Two years after the First Symphony, completed in 1800, Beethoven made a different kind of statement with the Second, on a grander scale, evident from the emphatic proclamation of D major rather than the First's quizzical gambit which deliberately contradicts its stated key of C. The Second seems to have been the longest symphony (by number of bars) composed up to that point in the genre's relative infancy – though Beethoven may have had in mind the spacious grandeur of Mozart's final symphony in D major, the 'Prague'.

Review: Andrew Everard, Lab: Paul Miller  |  Aug 11, 2022
hfnoutstandingDescribed as the company's most versatile digital player to date, Lumin's P1 is an unashamedly high-end network audio solution. But can it be all things to all users?

As is so often the case with network audio products, the salient question concerning the Lumin P1, yours for £8495 in a choice of silver or anodised satin black sculptural milled-from-solid casework, is what it is exactly. The company can help with that, suggesting it can be just about anything you want: a network player, a DAC, a preamp (complete with analogue inputs as well as the digital array), or all three.

Steve Sutherland  |  Aug 09, 2022
Through rare tracks recorded at the producer's backyard studio, this 180g triple vinyl LP serves as a testament to the genius of Lee 'Scratch' Perry, says Steve Sutherland

Prior to the current condemnatory climate where all fake news is regarded as a deadly sin, we often used the word 'apocryphal'. It meant an event of dubious authenticity which was so enticing that, despite the lack of any absolute proof, it was widely and enthusiastically embraced as being true. In other words, we didn't always let the facts get in the way of a good story.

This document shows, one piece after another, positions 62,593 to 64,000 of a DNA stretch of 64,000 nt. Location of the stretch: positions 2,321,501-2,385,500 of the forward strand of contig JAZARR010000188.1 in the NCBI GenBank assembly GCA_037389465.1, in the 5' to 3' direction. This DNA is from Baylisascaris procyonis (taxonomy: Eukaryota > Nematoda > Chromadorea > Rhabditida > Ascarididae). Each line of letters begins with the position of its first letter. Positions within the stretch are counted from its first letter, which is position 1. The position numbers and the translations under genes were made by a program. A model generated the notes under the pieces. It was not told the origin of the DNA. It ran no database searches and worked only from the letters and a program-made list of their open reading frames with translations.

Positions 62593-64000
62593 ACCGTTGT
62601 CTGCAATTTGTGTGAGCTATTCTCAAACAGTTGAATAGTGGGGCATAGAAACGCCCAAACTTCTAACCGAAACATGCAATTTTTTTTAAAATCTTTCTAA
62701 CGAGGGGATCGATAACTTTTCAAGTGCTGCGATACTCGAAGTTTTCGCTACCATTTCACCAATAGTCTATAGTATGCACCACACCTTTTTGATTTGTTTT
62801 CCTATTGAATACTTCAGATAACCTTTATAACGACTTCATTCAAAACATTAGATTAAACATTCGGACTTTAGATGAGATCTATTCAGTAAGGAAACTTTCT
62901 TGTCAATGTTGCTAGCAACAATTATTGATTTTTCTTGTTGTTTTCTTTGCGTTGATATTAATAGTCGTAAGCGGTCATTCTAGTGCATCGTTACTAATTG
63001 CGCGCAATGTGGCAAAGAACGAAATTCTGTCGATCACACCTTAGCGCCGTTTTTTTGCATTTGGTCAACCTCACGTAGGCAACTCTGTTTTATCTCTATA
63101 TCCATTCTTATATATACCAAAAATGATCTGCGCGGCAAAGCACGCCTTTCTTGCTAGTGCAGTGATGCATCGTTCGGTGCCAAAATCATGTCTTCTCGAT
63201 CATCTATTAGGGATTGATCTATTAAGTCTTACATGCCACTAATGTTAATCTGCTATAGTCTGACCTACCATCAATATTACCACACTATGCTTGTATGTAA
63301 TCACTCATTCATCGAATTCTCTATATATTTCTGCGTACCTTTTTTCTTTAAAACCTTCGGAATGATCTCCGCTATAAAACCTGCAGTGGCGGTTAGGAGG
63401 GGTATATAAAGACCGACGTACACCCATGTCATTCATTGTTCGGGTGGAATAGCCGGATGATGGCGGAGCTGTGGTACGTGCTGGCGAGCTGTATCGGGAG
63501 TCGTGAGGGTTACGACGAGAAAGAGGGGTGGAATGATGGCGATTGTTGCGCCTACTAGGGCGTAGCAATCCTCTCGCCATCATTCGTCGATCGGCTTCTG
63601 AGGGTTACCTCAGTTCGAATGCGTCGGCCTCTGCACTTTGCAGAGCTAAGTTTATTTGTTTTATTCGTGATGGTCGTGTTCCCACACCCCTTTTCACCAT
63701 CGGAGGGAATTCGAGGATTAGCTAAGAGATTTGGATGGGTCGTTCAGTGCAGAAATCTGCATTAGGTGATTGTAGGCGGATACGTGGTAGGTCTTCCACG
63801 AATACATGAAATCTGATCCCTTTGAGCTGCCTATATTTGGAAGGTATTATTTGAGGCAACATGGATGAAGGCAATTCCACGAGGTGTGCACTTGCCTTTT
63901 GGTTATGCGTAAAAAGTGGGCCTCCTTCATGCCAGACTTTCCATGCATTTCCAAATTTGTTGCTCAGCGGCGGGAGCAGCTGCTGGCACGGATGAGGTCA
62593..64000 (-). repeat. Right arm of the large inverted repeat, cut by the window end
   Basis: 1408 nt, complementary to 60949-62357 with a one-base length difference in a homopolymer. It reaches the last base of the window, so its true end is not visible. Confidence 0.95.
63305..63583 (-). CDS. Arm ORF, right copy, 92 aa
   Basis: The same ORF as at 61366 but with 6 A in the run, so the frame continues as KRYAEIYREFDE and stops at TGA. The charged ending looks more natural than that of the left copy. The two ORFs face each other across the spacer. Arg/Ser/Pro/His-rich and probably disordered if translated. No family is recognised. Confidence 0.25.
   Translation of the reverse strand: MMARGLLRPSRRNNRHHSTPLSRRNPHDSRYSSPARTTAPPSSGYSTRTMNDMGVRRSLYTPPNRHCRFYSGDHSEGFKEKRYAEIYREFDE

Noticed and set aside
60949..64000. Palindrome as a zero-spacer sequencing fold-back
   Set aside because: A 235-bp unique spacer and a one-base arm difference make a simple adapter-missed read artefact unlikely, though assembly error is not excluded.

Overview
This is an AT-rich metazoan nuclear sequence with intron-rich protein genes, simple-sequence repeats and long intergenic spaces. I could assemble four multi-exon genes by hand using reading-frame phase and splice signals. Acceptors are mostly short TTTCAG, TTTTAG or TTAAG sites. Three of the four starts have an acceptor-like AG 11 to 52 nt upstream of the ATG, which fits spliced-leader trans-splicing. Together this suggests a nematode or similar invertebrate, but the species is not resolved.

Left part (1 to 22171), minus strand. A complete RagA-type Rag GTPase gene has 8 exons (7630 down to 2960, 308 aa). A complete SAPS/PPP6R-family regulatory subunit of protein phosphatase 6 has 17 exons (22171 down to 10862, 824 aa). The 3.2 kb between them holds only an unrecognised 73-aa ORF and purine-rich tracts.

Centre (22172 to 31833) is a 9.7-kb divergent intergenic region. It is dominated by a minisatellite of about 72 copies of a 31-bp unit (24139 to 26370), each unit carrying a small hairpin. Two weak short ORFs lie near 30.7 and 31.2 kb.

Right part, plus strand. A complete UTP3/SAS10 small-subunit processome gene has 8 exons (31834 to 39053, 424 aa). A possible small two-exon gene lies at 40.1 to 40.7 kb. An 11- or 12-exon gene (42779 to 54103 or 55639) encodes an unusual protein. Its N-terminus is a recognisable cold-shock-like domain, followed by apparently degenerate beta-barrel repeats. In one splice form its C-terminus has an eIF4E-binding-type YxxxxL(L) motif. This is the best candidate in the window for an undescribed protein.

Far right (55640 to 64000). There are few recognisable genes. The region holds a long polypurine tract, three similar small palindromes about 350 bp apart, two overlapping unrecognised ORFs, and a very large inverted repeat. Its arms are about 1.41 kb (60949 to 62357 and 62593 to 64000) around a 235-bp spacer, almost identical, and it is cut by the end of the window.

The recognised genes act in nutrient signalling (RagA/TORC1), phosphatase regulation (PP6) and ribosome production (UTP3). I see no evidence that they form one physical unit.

Review: Andrew Everard, Lab: Paul Miller  |  Aug 08, 2022
hfncommendedAvailing itself of the latest DSP and Class D amps, the Pearl Pelegrina is a sophisticated 'connected' speaker

There's no escaping it: sitting in front of Cabasse's Pearl Pelegrina, the £22,599 flagship of the French company's Pearl speaker range, the punning phrase 'the eyes have it' kept going through my mind, so great was the sense of these spherical enclosures fixing me with a beady stare. Of course, this look is nothing new for the designers in Brest, out on the tip of Brittany: at the top of its range is the huge La Sphère loudspeaker [HFN Feb '10], its 70cm globe perched atop a helical stand, and driven by a rackful of dedicated crossovers and amplifiers.

Steve Sutherland  |  Aug 05, 2022
As much a community as a recording complex, Bearsville gave birth to albums as diverse as The Band's Cahoots and Meatloaf's Bat Out Of Hell. Steve Sutherland has the story...

His ultimate weapon was silence. Which was weird considering his vocation in life was managing musicians. Don't get me wrong, Albert could curse and scream and bully and belittle with the best of them, but when all the histrionics were getting him nowhere he'd just clam up and stare like a statue. For a very long time. Which usually freaked everyone out and then, of course, they'd accede and he'd get what he came for.